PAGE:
Let the Pain Begin
Son of the Mask / Phillip Stephens
Film Reviews | May 13, 2006 | Comments ()
Can I just begin by asking: Who the hell thought this would be a good idea? What studio exec was so insipid that he or she thought resurrecting an 11-year-old comedy starring a goofy TV personality would make a film of any worth? Why not Operation Dumbo Drop 2 starring Dax Shepard and Nicole Hilton, or something equally as random? Are office workers and fraternity brothers still quipping one another with “Alllll-righty thens” over 10 years later? How did this warrant a sequel? The fact that Son of the Mask even exists reinforces some of the more cynical assumptions regarding Hollywood these days. Producers and executives are more interested in scraping a few bucks during the movies’ dry season by churning out unremarkable (or, in this case, reprehensible) and irrelevant tripe such as this than in making decent films.
Let the pain begin: Our delightful tale begins by introducing us to Tim Avery (Jamie Kennedy), a fledgling cartoonist stuck in a lower-rung job at a high-end animation company. Tim dreams of someday finding greater success by gaining a vehicle for his cartoon ideas. Meanwhile, his wife Tanya (Traylor Howard) is nagging him about having a baby, but it seems ol’ Tim has incipient fears about becoming a father. Later, he’s able to pitch his show to an animation higher-up, who tells him his entertainment ideas “lack spark.” Here you may insert the obvious joke to yourself or the person on your left.
Instead of Tim simply blowing his brains out and mercifully ending the movie, he naturally dons a filthy wooden mask that Otis the dog dragged in earlier and goes to a company costume party. Well, wouldn’t you know, the mask turns out to be the infamous Mask of Loki, which endows its wearer with the ability to become computer-animated and bounce around like an idiot. Tim does exactly that, wowing his friends and coworkers with a moronic song-and-dance routine, then goes home and nails his wife. Does Tanya find it the slightest bit unsettling that her husband’s face is now made of malformed green Play-Doh? Did the mask’s shape-shifting powers have some kind of ameliorative effect on his genitals? This is upsetting and confusing.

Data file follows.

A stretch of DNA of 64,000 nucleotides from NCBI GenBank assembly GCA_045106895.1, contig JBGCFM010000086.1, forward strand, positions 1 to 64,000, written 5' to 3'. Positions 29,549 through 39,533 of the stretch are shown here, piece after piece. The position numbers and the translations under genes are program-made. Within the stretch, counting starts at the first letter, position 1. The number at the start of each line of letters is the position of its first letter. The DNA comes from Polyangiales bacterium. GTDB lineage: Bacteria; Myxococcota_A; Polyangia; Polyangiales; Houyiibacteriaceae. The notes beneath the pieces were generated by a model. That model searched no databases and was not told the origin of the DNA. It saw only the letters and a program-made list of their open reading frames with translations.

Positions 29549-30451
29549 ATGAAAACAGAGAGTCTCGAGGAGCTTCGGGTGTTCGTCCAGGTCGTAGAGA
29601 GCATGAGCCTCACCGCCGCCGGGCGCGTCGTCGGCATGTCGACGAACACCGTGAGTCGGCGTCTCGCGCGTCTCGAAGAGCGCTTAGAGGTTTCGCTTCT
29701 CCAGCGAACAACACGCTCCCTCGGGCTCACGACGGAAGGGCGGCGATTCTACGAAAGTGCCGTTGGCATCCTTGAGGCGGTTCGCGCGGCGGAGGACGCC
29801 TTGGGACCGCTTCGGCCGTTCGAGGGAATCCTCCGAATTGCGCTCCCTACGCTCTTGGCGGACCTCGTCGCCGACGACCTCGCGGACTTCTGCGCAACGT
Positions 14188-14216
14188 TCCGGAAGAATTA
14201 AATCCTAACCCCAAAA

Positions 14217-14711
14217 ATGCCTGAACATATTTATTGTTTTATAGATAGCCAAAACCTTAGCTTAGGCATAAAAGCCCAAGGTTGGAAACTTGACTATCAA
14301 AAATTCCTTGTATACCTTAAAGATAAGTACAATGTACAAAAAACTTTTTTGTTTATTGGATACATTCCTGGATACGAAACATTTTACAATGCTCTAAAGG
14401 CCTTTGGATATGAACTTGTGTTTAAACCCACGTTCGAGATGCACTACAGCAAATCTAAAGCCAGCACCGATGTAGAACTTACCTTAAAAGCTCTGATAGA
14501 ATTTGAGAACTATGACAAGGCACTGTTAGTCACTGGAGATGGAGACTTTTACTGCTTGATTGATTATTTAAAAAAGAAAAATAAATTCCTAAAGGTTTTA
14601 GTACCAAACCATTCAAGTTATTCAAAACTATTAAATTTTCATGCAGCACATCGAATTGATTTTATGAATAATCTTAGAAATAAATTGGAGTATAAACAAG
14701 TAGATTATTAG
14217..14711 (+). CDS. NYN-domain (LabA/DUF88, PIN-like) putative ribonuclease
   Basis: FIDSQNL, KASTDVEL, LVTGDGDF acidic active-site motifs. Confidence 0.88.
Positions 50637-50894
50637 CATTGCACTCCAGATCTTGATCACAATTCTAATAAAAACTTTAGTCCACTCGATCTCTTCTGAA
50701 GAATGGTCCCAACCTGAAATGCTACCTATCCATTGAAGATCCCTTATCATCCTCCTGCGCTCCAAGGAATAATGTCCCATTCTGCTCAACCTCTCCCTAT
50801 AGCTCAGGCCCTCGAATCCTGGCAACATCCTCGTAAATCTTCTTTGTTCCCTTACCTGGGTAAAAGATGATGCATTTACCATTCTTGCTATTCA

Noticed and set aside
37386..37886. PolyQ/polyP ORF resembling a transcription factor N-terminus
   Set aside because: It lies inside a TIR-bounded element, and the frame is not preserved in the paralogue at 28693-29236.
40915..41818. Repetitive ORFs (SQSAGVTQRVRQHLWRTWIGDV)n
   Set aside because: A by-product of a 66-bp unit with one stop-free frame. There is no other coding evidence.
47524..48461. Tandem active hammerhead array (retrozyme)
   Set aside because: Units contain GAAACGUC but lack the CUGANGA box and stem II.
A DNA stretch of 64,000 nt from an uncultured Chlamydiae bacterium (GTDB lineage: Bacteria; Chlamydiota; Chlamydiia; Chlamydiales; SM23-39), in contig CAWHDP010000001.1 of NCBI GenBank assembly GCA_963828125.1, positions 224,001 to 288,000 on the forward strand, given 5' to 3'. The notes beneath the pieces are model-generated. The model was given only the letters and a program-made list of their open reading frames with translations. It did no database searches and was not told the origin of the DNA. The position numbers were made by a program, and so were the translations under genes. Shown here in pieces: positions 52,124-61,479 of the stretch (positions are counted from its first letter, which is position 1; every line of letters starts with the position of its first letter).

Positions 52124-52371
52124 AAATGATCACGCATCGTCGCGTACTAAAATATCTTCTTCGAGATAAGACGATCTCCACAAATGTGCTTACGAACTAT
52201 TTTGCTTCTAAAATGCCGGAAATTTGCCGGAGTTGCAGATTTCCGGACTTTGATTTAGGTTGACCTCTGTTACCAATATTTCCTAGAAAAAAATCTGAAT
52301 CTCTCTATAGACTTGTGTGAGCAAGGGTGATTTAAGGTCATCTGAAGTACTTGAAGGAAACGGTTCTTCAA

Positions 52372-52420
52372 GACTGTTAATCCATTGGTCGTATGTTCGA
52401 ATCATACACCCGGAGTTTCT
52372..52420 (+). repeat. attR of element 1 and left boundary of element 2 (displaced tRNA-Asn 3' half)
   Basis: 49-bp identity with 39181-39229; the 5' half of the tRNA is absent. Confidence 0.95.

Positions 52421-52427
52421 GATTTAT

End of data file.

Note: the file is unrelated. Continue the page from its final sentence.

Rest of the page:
Even more disturbing: Tanya gets knocked-up and the ensuing child is born with the goofy abilities of the mask. Meanwhile, Loki (Alan Cumming), the Norse god of mischief, is scouring the Earth in search of his eponymous mask at the behest of his domineering and disapproving father, Odin.
Sadly, there’s more. Just as Tim is discovering that there might be something quirky about his infant boy and Loki is honing in on their location, Otis the Dog becomes jealous of the new baby stealing his thunder, plops on the mask himself and tries to put the kid out of commission. What ensues is a series of Tom & Jerry slapstick-cartoon encounters involving characters being bonked, blasted, and generally explosively assaulted. These manic CG interactions are done in a style almost identical to the Warner Brothers cartoons of 50 years past, a reference which should have every animator of that era whirring in their graves fast enough to become a viable power source well into the next century.
The most annoying thing about this film, among so many others, is that it uses computer animation as a crutch to make up for the total scarcity of good plot, dialogue, acting, and writing — a mistake being made more and more in recent years. The fact that the filmmakers think viewers will be willing to sit through such an experience simply because of the visual effects (which actually appear more unintentionally horrifying than funny, incidentally) is unforgivable hubris.
Son of the Mask is a terrible, terrible movie, needless to say. It’s a movie that seems to torture you for every nanosecond of its harrowing 86-minute running time, managing to outdo itself in terms of obnoxiousness and inanity every step of the way, without having one genuinely funny moment appreciable to a person over 4 years old. It features deluges of urine, vomit, and phlegm more repulsive than anything appearing in Team America in what is ostensibly a children’s film. It’s a film that makes the previous 1994 feature look like a positively urbane Noel Coward romp, and everyone involved in the production deserves to be rounded up and forced to watch this cinematic atrocity over and over and over again as an appropriate act of contrition, were it not specifically outlawed somewhere by the Geneva Convention.
I might also point out that Loki is not Odin’s son according to Norse mythology; a nitpick which gives this otherwise fine, credible, and splendidly acted movie its only flaw, beside its hundreds of thousands of others.
Phillip Stephens is a movie critic for Pajiba.